However, it is within Howard’s frightening flashbacks where upon loyal fans cannot but notice a similarity from Pangburn’s prior special Necronomicon, but instead of the writer of that infamous tome observing the horrors of these otherworldly invaders, it is now Lovecraft being forced to watch as they commit foul deeds, which is strangely ironic since it mirrors the actions of fictional character Alhazred against his literary creator, Abdul becoming numbed to these grotesque sights and utilizing the events as a basis for the chronicle, while the latter used those terrors as motivation for future failed stories, eventually causing him to become a destitute wander. While it is interesting how Pangburn incorporates some of Lovecraft’s true history into the special, such as the death of his grandfather leading to financial failure of the family, the remainder of the narrative is frustratingly presented as a retelling of Henry’s adventures against those same nightmares, with the odd addition of Howard migrating to California to escape this forbidden knowledge an aberration from his real life. For those who admire the works of Lovecraft, they know he spent most of his life in New England, making this narrative alteration a strange oddity, particularly for someone who is saw his financial status sharply descended, and yet Howard somehow scrapped up enough money to escape across country, in order to become a formulaic drunkard and meet a woman, when he could have done the same in his own area. This makes confused readers wonder why a change in venue was necessary to find a solution to problems grounded on the East Coast, with none of these apparitions having followed him or arose in this new location, and yet somehow Lovecraft is able to subconsciously connect his mangled thoughts and find a mystical remedy beside him, then once again find fare for a return trip and then serendipitously create the relics Spencer has been guarding since the beginning. Pangburn takes advantage of the magical nature of their foes and Howard’s obsession to create an implausible closing for the story, and while we might have suspended our disbelief at the start, as each opportune piece compounds into a mountain of confusion, the building anxiety of how these problems will end creates an exasperating conclusion which seems ill suited for one of the most well known writers of horror fiction and the creator of an ongoing legacy.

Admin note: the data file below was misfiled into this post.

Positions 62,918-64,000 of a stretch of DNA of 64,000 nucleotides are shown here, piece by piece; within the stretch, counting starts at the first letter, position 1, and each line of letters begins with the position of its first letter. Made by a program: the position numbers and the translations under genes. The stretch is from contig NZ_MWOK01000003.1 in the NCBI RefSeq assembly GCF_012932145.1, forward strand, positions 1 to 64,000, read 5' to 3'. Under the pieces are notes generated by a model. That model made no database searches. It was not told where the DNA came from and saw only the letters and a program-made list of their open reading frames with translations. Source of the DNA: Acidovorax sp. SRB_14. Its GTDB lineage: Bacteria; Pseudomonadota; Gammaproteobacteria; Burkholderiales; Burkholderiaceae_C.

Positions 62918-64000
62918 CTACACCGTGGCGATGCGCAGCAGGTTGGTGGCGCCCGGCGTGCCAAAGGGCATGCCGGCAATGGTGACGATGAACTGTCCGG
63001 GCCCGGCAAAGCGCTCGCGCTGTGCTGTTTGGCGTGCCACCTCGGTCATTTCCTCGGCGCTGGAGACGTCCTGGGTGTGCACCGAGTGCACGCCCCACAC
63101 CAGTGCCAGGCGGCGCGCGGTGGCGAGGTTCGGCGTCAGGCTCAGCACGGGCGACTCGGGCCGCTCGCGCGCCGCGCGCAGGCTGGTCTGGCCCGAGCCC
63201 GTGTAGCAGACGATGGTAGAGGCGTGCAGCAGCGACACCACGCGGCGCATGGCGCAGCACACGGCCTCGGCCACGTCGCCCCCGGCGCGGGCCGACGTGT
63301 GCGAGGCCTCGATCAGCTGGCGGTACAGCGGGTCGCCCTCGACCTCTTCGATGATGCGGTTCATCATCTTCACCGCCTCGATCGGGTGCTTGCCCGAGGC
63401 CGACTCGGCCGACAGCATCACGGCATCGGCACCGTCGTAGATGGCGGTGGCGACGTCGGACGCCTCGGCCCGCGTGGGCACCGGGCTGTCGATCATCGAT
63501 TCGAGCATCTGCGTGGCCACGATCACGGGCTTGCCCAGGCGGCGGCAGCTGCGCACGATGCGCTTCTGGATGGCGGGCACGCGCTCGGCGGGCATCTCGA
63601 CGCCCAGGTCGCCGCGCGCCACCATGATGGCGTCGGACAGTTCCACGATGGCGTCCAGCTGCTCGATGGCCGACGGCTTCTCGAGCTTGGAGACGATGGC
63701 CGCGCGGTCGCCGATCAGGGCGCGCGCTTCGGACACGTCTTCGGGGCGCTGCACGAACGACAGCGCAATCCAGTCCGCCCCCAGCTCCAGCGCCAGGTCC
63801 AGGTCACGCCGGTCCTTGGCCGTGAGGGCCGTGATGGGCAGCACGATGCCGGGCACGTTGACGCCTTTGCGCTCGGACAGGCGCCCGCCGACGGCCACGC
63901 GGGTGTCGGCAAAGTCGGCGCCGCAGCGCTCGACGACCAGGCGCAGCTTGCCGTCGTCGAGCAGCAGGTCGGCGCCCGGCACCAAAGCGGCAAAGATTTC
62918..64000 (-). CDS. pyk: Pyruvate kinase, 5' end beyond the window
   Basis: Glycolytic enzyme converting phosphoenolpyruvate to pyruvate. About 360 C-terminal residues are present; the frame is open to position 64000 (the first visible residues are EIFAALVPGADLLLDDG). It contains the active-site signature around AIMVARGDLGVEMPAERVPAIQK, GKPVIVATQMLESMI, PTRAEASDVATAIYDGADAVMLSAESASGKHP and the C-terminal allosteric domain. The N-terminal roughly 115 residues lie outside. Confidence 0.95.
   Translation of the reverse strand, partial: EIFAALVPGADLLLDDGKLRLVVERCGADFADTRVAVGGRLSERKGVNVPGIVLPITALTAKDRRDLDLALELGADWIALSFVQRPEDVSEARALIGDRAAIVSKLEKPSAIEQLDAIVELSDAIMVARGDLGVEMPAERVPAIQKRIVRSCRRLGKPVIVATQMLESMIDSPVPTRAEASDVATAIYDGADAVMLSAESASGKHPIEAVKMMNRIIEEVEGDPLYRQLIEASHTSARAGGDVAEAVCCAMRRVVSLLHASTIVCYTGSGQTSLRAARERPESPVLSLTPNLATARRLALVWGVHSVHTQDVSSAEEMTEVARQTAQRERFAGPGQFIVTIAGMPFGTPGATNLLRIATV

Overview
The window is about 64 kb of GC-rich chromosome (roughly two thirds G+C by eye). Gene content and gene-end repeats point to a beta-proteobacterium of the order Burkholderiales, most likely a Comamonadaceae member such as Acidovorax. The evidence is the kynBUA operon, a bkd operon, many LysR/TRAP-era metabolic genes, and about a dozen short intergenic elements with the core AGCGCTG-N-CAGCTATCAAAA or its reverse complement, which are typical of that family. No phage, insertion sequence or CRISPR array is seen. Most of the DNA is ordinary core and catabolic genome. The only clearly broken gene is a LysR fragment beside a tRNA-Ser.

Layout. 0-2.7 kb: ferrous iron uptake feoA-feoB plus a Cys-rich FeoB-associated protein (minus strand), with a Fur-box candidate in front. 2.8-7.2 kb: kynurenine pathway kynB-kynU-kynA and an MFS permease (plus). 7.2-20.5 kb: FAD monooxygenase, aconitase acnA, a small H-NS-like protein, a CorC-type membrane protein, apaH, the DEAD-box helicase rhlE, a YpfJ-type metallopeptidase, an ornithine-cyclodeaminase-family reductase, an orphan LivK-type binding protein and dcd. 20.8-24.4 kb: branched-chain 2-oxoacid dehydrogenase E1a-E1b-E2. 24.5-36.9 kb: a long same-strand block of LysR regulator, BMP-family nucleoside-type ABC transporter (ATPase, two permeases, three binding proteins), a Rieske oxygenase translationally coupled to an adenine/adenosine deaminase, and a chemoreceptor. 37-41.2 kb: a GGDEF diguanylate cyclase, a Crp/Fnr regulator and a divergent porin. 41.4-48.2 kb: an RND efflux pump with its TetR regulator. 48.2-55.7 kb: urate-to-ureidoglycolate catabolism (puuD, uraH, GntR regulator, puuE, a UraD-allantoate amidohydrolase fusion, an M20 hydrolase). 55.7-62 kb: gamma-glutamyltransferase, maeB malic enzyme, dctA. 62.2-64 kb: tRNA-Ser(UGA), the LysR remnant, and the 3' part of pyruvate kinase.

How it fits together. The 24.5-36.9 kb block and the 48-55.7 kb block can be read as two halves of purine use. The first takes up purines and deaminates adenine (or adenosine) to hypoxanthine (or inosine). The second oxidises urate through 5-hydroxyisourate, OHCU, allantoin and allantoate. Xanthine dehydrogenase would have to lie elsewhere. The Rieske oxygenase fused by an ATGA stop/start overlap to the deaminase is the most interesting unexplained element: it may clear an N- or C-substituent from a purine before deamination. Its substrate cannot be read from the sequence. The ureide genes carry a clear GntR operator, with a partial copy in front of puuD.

One cannot but be impressed by the oppressive nature of the opening scene, Juan Francisco Mota’s smooth transition between panels wondrously lending to the nostalgia of an immense beast rising from the depths, even if we may chuckle at the onomatopoeic text which lends itself to be more comical than anxiety producing, the grotesqueness of these illustrations causes the audience to be repulsed by what we witness, made more gripping due to the sobering balance of nauseating tones contrasted against brief glimpses of light, allowing Fran Gamboa and J.C. Ruiz’s palette to appallingly convey what we dare not understand. Yet as those images become less threatening upon seeing them sketched in a notebook, it is Mota’s defined strain upon Henry’s stern face which causes us to return to reality, to then be distracted by the allure of scantily clad women, Spencer’s captivating figure in skin tight clothes appears tame when compared to the tantalizing view of Keres’ ample cleavage, her austere gaze is less intimidating since we cannot focus due to the purposeful tease of ample assets. However, as watch with interest as the trio bickers over Lovecraft’s diary, the audience cannot but have our sight sharpened when confronted by the horror which is the basis of the special, a stressful collection of disturbing colors and shocking images seems ridiculously normal, but given gripping substance as we see Howard’s reaction to the moments he surveys. It is Mota’s refined details upon the author’s face that reflects how an ordinary man is horrified by these events, for while the reader may be numbed to such events, it is these repeated shocked instances that grounds the horror due to these astonished reactions, allowing an experienced audience to realize what we might consider standard fare for our tastes, is something that should chill common people to the bone.

While Lovecraft: The Call of Cthulhu may attempt to present an interesting recollection of how the original Lovecraft was confronted by his glimpse into the unknown to a novice audience, it is from the view of an experienced reader who can clearly see this ancestral legacy is a recycled attempt to make something new, resulting in a special that is immediately exasperating once we understand the source of its tiresome material. Although captivating reactive images from a talented artist and immersive colors do keep our interest focused upon the page, it is the repetitive nature of seeing the same sights from a current generation that causes even these gruesome visual treats to elicit a burdensome sense of déjà vu, having seen the same moments, but from the quickly vanishing innocence of an inexperienced man. However, as too many leaps of providence plague this story with each passing page, it is opportunistic pieces to a complex puzzle falling into place which make the impossible for an ordinary man to understand far too formulaic to be mere convenience, causing the conclusion to be exhausting instead of exhilarating, leaving us with a sadly nostalgic story through which there should have been new discoveries instead of old ones.

Grade: B

Rating: T (Teen)
Released By: Zenescope
Release Date: November 15, 2023
MSRP: $5.99